Black love is the focus of local “socialpreneur” Sabrina Madison’s project, the Conversation Mixtape. 

The Conversation Mixtape series are private, and now public, events hosted by Madison that seek to look deeper into the topic of love and relationships for black individuals.

Madison developed the idea for the Conversation Mixtape about two years ago, while she was reading the book “The Conversation” by Hill Harpe. She posed a question about relationships to Facebook, which received more than 300 comments and decided there needed to be an offline discussion.

She got a small group together and they met at a friend’s apartment to discuss the book as well as general questions about black love and relationships, Madison said.

“Lots of people have never seen a healthy model of a relationship,” Madison said. “We have to be examples for each other. If someone has never seen a healthy example, how are they supposed to know what to do?”

Marcus Miles, a long-time attendee of the Conversation Mixtape and photographer for the event this month, said the positive, nonjudgmental nature of the meetings allows individuals to feel like they can relax and share their story.

The Mixtape started as an informal gathering, but has grown into something more organized that still feels like a small, single circle of people discussing relationships, Miles said.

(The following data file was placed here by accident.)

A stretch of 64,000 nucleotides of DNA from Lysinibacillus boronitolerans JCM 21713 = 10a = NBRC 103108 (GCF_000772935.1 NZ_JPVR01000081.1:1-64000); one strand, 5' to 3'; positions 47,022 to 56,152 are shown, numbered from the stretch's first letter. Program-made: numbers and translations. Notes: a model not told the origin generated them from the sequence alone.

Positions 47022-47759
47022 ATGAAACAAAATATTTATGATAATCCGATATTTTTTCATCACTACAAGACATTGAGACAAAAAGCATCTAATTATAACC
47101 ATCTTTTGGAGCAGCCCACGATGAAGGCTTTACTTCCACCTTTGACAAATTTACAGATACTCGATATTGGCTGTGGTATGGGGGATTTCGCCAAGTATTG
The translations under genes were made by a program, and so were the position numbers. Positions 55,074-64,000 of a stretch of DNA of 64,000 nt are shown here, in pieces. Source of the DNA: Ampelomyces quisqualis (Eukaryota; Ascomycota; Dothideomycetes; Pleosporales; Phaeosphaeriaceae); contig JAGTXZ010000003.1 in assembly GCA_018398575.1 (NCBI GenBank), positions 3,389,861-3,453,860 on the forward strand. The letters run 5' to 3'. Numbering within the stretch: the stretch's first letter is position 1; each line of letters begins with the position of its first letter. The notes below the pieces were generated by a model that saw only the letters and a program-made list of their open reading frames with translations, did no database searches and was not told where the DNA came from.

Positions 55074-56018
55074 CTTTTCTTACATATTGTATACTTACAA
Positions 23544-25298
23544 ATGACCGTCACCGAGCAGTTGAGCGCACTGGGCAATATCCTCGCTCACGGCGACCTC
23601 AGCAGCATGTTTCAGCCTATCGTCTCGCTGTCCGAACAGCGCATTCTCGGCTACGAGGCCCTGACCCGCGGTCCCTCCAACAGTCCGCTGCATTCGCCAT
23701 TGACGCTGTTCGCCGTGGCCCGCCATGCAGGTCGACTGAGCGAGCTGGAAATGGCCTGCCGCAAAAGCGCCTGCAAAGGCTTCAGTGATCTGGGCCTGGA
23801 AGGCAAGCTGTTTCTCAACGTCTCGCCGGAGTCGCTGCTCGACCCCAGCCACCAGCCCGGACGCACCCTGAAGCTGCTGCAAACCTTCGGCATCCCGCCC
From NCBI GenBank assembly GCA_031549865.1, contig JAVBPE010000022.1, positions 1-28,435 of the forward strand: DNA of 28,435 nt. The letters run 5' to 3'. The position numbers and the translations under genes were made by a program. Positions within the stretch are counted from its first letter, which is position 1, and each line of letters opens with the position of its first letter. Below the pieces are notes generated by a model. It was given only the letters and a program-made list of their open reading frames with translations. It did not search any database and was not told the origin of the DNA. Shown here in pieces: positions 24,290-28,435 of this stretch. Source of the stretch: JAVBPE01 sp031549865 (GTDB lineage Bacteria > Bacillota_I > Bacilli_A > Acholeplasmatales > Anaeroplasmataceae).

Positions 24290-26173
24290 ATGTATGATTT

“There’s a part of the gathering where people just get to be real,” Miles said. “They can tell some heavy stuff, and it is a safe place to be able to do that without people judging you.”

The Conversation Mixtape was an invite only event for about two years, before hosting its first public event at the Cardinal Bar in early October. Audience members asked questions of a small panel of individuals as well as of each other, Madison said. The theme of the event was “Black Love Matters.”

The number of new participants at the event at the Cardinal surprised Miles, but was a positive step for the Mixtape. The disparities in Madison can make black relationships challenging, but the relationships should still be celebrated, Miles said.

“The Mixtape is about black love, it’s about unity, it’s about a safe place to congregate,” Miles said. “It celebrates the relationships that traditionally, historically have had a lot of challenges.”

Madison wants to expand the Conversation Mixtape to start hosting live events in other cities, including Milwaukee and Chicago. The Mixtape may also begin to include other minority couples, as well as mixed-race couples.

The end goal is to develop the Mixtape into a traveling talk show, while still continuing to host the private events that have given people the changes to heal, Madison said. Every year, Madison hopes to host four public events and four private events.

Safe spaces for black individuals to work on loving themselves and others is limited, so maintaining the local component of the Mixtape is important, Madison said.

“I want to keep doing the private events because people are growing and healing and really getting better in their relationships and resolving things,” Madison said. “I want to stay true to that private space.”